Amazon Raises Pay For US Warehouse Workers, Drivers

Amazon is to expand the pay and benefits for its front-line staff, after committing to a nearly $1 billion investment over the next year.

Amazon announced the move on Wednesday, saying the pay increases for front-line employees will begin in October.

It means that the average starting pay is now more than $19 per hour in the United States (from $18 per hour), along with a new benefit that provides instant, free access to a salary at any time during the month.

Image credit: Amazon

Wage increase

The increase in average starting pay for front-line staff in customer fulfillment and transportation roles, translates to staff earning between $16 and $26 per hour depending on their position and location in the US.

Amazon’s minimum wage for hourly employees in the US remains $15 per hour.

Amazon also announced additional investments in career development programs, building on its commitment to provide free college tuition to hourly employees.

This brings the company’s total investment in benefits offered to its team to nearly $10 billion this year.

“Front-line employees across customer fulfillment and transportation will now earn, on average, more than $19 per hour in the US, and they also have access to a growing range of comprehensive benefits to support themselves and their families,” said John Felton, Amazon’s senior VP of Worldwide Operations.

“Continuing to invest in pay, providing easy access to earned wages at any time during the month, and offering great benefits and career advancement opportunities are all part of our long-term efforts to be the best employer in the world,” said Felton.

Amazon also said that its expanded its pay access program, Anytime Pay, which allows all US staff to obtain up to 70 percent of their eligible earned pay – whenever they choose and without fees – is designed to put employees in control of their pay schedule.

Previously, most Amazon employees received their regular pay once or twice monthly. Anytime Pay now offers employees access to their earned pay as often as they like.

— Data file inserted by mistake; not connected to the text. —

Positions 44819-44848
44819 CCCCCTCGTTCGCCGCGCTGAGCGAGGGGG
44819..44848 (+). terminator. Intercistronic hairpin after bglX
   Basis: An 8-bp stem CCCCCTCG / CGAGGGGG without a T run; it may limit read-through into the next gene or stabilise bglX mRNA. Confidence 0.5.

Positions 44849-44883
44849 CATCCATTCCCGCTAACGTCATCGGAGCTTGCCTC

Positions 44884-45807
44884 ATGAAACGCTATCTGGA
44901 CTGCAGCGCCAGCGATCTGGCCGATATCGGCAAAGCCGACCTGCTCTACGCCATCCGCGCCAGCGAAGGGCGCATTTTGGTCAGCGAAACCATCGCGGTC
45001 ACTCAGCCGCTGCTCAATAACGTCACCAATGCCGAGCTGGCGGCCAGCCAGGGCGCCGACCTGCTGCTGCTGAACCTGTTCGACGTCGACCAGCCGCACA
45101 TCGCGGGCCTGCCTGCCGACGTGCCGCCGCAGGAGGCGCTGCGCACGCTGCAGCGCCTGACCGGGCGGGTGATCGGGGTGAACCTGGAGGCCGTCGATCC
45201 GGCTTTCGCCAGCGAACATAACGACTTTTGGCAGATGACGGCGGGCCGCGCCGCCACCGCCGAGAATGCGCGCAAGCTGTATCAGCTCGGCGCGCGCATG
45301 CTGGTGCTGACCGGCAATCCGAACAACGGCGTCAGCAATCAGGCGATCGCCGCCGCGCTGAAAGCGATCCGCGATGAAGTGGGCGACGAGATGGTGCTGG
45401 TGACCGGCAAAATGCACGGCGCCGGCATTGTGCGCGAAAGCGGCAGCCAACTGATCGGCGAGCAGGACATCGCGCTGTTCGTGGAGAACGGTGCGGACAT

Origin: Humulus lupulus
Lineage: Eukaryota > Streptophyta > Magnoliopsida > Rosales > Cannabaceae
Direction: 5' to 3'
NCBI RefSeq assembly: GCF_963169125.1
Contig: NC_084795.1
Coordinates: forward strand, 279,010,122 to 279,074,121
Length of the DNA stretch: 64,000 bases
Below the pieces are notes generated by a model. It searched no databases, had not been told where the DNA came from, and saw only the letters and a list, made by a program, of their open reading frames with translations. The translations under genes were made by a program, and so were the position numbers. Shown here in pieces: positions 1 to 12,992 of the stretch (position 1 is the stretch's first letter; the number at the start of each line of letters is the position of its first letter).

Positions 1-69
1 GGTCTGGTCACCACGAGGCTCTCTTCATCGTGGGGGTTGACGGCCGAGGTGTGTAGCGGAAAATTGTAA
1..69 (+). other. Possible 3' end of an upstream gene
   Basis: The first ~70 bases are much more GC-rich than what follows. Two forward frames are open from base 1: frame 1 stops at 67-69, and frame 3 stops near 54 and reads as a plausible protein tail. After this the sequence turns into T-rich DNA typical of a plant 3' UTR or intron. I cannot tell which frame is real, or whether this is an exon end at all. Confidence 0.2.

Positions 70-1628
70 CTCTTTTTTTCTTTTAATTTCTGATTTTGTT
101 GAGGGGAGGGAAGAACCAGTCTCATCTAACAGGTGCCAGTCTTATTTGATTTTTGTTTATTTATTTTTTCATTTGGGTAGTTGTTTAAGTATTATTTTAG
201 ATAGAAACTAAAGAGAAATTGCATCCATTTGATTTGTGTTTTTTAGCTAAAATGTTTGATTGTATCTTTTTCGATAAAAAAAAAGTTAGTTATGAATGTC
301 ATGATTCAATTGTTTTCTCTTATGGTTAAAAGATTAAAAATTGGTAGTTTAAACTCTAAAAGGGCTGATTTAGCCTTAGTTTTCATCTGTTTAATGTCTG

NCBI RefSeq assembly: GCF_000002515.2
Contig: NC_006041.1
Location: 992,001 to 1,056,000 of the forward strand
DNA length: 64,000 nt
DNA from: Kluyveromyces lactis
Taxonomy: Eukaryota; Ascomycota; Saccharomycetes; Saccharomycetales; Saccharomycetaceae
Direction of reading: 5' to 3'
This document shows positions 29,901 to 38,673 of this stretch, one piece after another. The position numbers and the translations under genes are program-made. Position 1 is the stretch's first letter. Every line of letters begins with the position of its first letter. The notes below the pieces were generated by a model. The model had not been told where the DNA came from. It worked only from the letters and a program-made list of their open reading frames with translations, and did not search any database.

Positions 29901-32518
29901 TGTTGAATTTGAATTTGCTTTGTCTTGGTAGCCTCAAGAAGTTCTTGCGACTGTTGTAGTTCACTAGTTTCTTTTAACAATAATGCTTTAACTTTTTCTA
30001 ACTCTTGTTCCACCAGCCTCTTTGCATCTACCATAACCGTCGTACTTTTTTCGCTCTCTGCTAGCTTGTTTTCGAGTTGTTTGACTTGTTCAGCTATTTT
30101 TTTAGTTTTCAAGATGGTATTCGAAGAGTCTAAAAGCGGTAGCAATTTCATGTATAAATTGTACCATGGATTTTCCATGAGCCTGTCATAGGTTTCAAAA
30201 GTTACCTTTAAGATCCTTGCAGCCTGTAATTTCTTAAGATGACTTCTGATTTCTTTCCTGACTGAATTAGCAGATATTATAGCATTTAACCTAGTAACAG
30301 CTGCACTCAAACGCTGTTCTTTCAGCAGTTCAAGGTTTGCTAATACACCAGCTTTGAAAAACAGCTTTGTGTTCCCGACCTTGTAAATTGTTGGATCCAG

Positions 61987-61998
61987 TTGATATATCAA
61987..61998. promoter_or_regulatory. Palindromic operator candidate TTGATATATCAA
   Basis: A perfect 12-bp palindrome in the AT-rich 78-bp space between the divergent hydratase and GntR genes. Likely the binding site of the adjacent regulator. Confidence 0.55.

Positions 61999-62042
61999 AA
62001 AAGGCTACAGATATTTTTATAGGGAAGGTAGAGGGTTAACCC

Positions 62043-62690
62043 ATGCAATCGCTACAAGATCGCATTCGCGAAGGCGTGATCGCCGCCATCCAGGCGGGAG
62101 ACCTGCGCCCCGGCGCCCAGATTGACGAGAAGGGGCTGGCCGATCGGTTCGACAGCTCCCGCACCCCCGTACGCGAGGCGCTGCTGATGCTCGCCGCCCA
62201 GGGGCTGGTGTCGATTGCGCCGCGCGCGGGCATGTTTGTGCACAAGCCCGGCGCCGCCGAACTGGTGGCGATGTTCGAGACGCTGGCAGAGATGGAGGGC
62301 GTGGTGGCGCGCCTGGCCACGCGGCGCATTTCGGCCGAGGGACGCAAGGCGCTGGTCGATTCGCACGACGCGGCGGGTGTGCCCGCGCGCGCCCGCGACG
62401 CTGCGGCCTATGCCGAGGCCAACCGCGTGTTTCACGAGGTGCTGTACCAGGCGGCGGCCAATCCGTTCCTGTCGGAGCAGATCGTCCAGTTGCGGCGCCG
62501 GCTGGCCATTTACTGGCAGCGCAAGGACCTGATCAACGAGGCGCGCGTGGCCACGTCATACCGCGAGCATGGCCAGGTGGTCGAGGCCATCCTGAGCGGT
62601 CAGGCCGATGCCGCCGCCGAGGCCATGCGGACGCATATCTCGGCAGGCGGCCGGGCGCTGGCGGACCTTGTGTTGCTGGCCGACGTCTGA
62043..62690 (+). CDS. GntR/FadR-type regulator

Labour crisis?

Amazon’s move to increase the wages of its US workforce comes as it battles soaring inflation, coupled with high staff turnover.

Indeed, so serious is the staff turnover issue, that a leaked internal memo in July suggested that Amazon could deplete the US labour supply by 2024.

The research suggested Amazon could run out of people to hire in its US warehouses by 2024, placing its service quality, growth plans, as well as its e-commerce dominance, at risk.

At the time it was reported that Amazon could delay for a few years this looming labour crisis by raising wages and increasing warehouse automation.

But Amazon staff reportedly predicted that only a series of sweeping changes to how the company does business and manages its employees will significantly alter the timeline.

The memo warned that Amazon’s labor crisis was especially pressing in a few locations, with internal models showing that the company was expected to exhaust its entire available labour pool in the Phoenix, Arizona, metro area by the end of 2021, and in the Inland Empire region of California, roughly 60 miles east of Los Angeles, by the end of 2022.

Union move?

Companies with high levels of staff turnover (i.e. churn) often find it difficult to fulfil positions, as once people leave a firm due to whatever frustrations, they tend not to return to that workplace. This usually only leaves school leavers as potential hires for these companies.

Before the pandemic, Amazon was losing about 3 percent of its workforce weekly, or 150 percent annually.

By contrast the annual average turnover in transportation, warehousing and utilities was 49 percent in 2021 and in retail it was 64.6 percent, less than half of Amazon’s turnover.

In the United States, Amazon in the second largest employer in America (behind Walmart), and has hired huge numbers of staff – both during and after the Covid pandemic.

But now Amazon is reportedly struggling to fill all its needed positions, and is contending with a US unemployment rate close to a 50-year low.

And Amazon is facing a number of unionisation efforts at its fulfilment centres and warehouses, with a Staten Island warehouse becoming the first US Amazon facility to vote for a trade union earlier this year.

Tom Jowitt

Tom Jowitt is a leading British tech freelancer and long standing contributor to Silicon UK. He is also a bit of a Lord of the Rings nut...

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